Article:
A cookie is a small text file written to a user’s hard drive that contains an identifying user number. The cookies do not contain any personal information about users. We use the cookie so users do not have to log in every time they use the service and the cookie will automatically expire if you do not visit the Mondaq website (or its affiliate sites) for 12 months. We also use the cookie to personalise a user's experience of the site (for example to show information specific to a user's region). As the Mondaq sites are fully personalised and cookies are essential to its core technology the site will function unpredictably with browsers that do not support cookies - or where cookies are disabled (in these circumstances we advise you to attempt to locate the information you require elsewhere on the web). However if you are concerned about the presence of a Mondaq cookie on your machine you can also choose to expire the cookie immediately (remove it) by selecting the 'Log Off' menu option as the last thing you do when you use the site.

Some of our business partners may use cookies on our site (for example, advertisers). However, we have no access to or control over these cookies and we are not aware of any at present that do so.

Log Files

We use IP addresses to analyse trends, administer the site, track movement, and gather broad demographic information for aggregate use. IP addresses are not linked to personally identifiable information.

Links

This web site contains links to other sites. Please be aware that Mondaq (or its affiliate sites) are not responsible for the privacy practices of such other sites. We encourage our users to be aware when they leave our site and to read the privacy statements of these third party sites. This privacy statement applies solely to information collected by this Web site.

Surveys & Contests

From time-to-time our site requests information from users via surveys or contests. Participation in these surveys or contests is completely voluntary and the user therefore has a choice whether or not to disclose any information requested. Information requested may include contact information (such as name and delivery address), and demographic information (such as postcode, age level). Contact information will be used to notify the winners and award prizes. Survey information will be used for purposes of monitoring or improving the functionality of the site.

Mail-A-Friend

If a user elects to use our referral service for informing a friend about our site, we ask them for the friend’s name and email address. Mondaq stores this information and may contact the friend to invite them to register with Mondaq, but they will not be contacted more than once. The friend may contact Mondaq to request the removal of this information from our database.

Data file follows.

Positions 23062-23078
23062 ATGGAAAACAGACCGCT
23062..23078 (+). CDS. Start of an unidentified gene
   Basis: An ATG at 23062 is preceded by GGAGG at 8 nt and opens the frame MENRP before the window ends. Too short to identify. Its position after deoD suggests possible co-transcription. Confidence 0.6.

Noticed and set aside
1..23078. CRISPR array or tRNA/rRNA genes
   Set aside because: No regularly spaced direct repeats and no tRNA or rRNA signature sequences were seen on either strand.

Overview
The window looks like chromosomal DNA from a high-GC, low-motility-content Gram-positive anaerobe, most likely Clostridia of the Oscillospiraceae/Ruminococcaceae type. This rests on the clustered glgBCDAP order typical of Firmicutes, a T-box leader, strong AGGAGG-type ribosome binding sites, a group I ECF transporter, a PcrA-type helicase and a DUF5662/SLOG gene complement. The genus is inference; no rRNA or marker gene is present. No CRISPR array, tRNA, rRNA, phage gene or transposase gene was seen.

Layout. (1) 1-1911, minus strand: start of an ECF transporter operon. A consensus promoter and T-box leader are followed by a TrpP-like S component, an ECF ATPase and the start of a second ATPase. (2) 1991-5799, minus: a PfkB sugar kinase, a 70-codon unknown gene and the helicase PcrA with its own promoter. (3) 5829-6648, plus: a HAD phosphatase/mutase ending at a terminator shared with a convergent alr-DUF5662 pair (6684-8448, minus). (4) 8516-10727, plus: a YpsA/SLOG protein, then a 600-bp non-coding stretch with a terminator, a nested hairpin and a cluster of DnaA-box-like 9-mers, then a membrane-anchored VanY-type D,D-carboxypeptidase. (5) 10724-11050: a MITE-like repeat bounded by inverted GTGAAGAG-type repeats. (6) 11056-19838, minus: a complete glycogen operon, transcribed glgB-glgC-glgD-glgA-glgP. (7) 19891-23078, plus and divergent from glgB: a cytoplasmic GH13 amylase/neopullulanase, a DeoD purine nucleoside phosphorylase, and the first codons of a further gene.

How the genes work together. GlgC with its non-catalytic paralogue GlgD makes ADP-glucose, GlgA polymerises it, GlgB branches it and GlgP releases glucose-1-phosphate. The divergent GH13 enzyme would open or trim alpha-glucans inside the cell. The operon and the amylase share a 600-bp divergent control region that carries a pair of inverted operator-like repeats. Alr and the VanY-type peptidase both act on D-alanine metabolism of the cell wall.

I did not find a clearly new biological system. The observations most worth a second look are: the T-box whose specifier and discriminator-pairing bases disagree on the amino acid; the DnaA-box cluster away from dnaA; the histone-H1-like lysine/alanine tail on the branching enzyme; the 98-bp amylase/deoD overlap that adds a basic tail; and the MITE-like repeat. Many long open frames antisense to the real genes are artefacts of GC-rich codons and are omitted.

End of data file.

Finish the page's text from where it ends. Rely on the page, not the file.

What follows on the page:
Emails

From time to time Mondaq may send you emails promoting Mondaq services including new services. You may opt out of receiving such emails by clicking below.

*** If you do not wish to receive any future announcements of services offered by Mondaq you may opt out by clicking here .

Security

This website takes every reasonable precaution to protect our users’ information. When users submit sensitive information via the website, your information is protected using firewalls and other security technology. If you have any questions about the security at our website, you can send an email to webmaster@mondaq.com.

Correcting/Updating Personal Information

If a user’s personally identifiable information changes (such as postcode), or if a user no longer desires our service, we will endeavour to provide a way to correct, update or remove that user’s personal data provided to us. This can usually be done at the “Your Profile” page or by sending an email to EditorialAdvisor@mondaq.com.

Notification of Changes

If we decide to change our Terms & Conditions or Privacy Policy, we will post those changes on our site so our users are always aware of what information we collect, how we use it, and under what circumstances, if any, we disclose it. If at any point we decide to use personally identifiable information in a manner different from that stated at the time it was collected, we will notify users by way of an email. Users will have a choice as to whether or not we use their information in this different manner. We will use information in accordance with the privacy policy under which the information was collected.

How to contact Mondaq

You can contact us with comments or queries at enquiries@mondaq.com.

If for some reason you believe Mondaq Ltd. has not adhered to these principles, please notify us by e-mail at problems@mondaq.com and we will use commercially reasonable efforts to determine and correct the problem promptly.